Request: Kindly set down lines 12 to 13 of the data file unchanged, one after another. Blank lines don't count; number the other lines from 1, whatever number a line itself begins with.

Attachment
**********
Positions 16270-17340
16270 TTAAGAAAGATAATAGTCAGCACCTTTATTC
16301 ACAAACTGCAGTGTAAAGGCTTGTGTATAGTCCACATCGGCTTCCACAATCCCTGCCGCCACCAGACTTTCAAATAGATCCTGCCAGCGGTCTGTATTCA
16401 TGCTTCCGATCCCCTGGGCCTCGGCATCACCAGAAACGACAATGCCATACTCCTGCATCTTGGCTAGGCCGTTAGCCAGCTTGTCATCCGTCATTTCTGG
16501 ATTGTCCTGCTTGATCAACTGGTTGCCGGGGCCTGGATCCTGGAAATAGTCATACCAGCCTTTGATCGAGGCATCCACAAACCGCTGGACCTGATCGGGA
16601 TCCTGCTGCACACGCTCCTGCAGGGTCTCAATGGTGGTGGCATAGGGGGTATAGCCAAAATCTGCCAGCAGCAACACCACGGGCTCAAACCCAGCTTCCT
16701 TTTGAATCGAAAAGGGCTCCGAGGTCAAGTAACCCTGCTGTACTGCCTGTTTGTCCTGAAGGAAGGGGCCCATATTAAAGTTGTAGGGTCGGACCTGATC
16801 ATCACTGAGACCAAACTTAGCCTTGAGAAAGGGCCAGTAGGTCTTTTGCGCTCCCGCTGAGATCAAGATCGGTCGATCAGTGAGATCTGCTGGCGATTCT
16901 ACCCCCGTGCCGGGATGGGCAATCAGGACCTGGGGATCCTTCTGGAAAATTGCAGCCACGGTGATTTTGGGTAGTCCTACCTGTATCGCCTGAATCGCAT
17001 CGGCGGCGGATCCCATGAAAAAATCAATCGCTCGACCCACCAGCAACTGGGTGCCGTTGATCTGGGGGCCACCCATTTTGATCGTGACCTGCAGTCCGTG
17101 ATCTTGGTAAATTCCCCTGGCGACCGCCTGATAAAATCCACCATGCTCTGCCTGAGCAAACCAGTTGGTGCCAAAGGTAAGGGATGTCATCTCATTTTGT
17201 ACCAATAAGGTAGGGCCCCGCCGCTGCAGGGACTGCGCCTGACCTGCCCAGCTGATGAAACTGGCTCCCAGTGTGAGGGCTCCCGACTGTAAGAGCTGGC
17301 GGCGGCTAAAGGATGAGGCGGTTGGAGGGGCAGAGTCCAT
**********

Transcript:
17201 ACCAATAAGGTAGGGCCCCGCCGCTGCAGGGACTGCGCCTGACCTGCCCAGCTGATGAAACTGGCTCCCAGTGTGAGGGCTCCCGACTGTAAGAGCTGGC
17301 GGCGGCTAAAGGATGAGGCGGTTGGAGGGGCAGAGTCCAT